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chains, imagine all the while, like other lunatics, that they are sovereigns, judges, and statesmen!

The ensuing sarcasms, the sportive sallies of a man of genius, whose talents resemble those of the younger Colman will please the few, and will be understood by the cavaliers, the only party we are anxious to please. ficiently unintelligible to the great vulgar and the small, neither the power, nor the inclination to illuminate.

But they will be sufwhose minds we have

Let the writer be unequivocally understood to make a decided exception in favour of the writers of Salmagundi in Newyork, and the Monthly Anthology in Boston. EDITOR.

Nothing has a finer effect, or shows good breeding and discernment in a more forcible manner, than when you have a stranger at table, to address your wife with, My dear, did you ever see such a likeness as that gentleman is to my cousin Simkins? If the stranger should be a young lady of amiable manners and delicate ideas, let your helpmate open the battery of comparisons; first by staring her out of countenance, and then exclaiming before the whole company, do you know, my dear, what I am thinking of? I never saw any person bear such a resemblance of one to the other, as that young lady does to Nancy. Towers, my unfortunate chambermaid, who was guilty of a fox paw with our journeyman, Bill Thompson.

If you be fond of music and have occasion to use your handkerchief, more especially if you indulge in snuff, trumpet your nostrils as loud as possible to the overture of Tekeli, or the march in Blue-Beard.

Instruments for cracking nuts are ridiculous; always make use of your teeth, aiding the operation, by placing your hands gracefully to your cheeks, at the same time distorting your countenance during the exertion.

If you have a party you wish to be very friendly to, heap their plates with viands, pile upon pile, similar to the tower of Babel; and cram the victuals down the people's throats, like an oath administered in a hurry at the custom-house; don't mind their elegant observations of Indeed, ma'am, I cant bear it, I shall be quite sick; or By goles, cousin Thompson, we cant stand any more; wife and I be stuffed up to our chins.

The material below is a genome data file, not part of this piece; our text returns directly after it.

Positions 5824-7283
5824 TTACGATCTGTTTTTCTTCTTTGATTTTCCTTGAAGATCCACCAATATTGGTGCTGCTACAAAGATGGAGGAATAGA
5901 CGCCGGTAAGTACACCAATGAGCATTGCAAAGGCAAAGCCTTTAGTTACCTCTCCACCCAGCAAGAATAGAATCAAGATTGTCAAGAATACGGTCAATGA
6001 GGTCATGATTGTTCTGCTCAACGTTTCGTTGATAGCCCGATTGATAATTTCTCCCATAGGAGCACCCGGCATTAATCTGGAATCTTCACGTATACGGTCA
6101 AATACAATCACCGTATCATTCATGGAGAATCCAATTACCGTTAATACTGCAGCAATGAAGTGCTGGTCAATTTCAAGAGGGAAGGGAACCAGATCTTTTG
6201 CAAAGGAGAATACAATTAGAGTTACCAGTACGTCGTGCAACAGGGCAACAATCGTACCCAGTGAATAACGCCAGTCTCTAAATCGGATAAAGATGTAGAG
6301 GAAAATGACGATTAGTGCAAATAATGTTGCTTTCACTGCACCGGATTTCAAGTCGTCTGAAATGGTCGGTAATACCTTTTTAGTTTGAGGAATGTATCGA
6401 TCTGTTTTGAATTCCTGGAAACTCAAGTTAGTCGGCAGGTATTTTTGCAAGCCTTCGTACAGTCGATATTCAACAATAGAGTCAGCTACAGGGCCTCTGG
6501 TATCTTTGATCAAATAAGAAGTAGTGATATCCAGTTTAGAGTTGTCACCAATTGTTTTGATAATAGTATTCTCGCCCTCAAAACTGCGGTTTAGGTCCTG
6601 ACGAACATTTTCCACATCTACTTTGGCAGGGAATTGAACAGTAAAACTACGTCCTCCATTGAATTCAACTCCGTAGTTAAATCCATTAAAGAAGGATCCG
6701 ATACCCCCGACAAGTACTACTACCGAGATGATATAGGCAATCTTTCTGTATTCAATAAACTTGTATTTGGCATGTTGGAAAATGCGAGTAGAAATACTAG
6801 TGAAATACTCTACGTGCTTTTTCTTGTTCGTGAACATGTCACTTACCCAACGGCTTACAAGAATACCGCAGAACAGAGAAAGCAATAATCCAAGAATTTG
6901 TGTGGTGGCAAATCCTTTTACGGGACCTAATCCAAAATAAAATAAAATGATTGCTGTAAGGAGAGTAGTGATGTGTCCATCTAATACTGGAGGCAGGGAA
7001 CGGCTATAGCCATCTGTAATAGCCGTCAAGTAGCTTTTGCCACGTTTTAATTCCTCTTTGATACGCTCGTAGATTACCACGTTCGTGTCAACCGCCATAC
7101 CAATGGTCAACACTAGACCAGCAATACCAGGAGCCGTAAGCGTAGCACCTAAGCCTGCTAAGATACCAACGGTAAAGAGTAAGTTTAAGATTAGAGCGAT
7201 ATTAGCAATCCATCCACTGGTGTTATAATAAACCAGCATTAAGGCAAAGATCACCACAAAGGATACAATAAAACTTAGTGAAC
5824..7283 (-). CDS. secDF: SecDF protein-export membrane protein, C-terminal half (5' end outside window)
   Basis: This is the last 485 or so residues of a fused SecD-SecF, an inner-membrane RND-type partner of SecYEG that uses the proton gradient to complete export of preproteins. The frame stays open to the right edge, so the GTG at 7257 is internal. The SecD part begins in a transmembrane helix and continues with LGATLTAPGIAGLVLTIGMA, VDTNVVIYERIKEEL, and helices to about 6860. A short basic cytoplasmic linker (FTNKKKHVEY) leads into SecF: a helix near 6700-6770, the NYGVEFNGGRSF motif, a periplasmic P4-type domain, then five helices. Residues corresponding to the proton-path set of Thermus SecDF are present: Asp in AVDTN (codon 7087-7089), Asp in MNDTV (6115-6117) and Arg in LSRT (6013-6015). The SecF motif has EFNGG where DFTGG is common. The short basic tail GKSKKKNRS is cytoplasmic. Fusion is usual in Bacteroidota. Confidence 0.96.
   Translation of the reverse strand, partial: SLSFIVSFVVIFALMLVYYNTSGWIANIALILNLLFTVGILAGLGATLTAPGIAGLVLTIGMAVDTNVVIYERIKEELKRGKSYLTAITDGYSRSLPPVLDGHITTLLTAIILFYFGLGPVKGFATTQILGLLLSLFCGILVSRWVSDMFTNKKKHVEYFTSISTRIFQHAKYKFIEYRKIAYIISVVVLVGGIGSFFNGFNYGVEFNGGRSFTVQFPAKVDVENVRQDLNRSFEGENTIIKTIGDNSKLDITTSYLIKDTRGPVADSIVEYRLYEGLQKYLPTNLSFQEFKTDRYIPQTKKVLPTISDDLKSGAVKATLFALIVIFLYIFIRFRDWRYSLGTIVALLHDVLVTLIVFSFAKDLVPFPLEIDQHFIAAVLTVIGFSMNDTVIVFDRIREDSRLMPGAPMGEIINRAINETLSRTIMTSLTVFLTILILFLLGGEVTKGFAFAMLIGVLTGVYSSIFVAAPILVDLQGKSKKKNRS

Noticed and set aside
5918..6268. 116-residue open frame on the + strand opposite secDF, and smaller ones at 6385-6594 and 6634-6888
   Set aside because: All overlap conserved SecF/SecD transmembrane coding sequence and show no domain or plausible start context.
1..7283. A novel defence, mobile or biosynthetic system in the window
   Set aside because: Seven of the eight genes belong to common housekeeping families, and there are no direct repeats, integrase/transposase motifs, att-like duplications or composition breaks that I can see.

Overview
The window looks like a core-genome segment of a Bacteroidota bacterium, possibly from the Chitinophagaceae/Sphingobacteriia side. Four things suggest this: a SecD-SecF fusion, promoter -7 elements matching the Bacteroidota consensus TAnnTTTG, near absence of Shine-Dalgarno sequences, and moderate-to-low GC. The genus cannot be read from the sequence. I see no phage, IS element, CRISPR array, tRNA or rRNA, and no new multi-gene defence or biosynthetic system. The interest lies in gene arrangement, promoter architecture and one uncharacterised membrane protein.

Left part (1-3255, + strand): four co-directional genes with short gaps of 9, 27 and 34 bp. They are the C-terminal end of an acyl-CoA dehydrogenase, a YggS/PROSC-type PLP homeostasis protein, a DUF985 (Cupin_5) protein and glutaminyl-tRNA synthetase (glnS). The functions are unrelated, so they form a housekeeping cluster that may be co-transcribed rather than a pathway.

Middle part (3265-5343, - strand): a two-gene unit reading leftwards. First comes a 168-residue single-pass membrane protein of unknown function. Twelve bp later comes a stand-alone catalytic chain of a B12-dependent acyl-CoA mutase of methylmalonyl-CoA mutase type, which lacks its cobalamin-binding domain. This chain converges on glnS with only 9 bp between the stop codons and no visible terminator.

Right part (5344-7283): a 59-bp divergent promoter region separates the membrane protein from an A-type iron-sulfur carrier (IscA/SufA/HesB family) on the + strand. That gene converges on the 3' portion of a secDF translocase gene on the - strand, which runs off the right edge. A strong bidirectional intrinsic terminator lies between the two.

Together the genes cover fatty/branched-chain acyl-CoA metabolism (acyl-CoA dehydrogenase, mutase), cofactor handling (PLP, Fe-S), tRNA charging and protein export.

When you are drinking a glass of wine, roll your eyes about the room over the brim of the glass, like a felon brought up by habeas corpus to a judge's-chamber.

Humming a new tune, drumming with your fingers or knuckles has a very lively effect, during the dessert. If you can contrive now and then to break a decanter or wine glass the more agreeable. To loll on two chairs, while you are using your tooth pick, has a very careless and elegant appearance.

Some people very foolishly observe, that when carved for, it is but civil to take whatever is offered. No such thing! Always make a difficulty, saying you like some part better; it gives additional trouble, and, of course, shows the carver to better advantage.

To give any thing from your own plate to another, to eat of, shows great good nature, and amiableness of disposition, particularly if on the point of a fork, with which you have been picking your teeth. N. B. a fork is an excellent substitute for a tooth-pick.

Men and their wives recently married, squeezing hands, patting cheeks, ogling, and making love to each other at table, shows a frank temper, and warm and generous constitutions.

If you have favourite dogs or cats, let them be at large at dinner time, and keep them in such a state of voraciousness that they may be ready to run away with all the victuals.

Be sure to place your elbows on the table, like a church warden in a parish vestry.

If there be servants in the room, keep up a conversation with them, as-Ah, Tom, how do you do? What, you have left Mrs. Thingumbob; aye, aye, leave you alone to find out a good thing; got a snug place here I warrant you. All this serves to show you are not proud, but free and easy in your behaviour, and that you understand the art of being genteel and agreeable.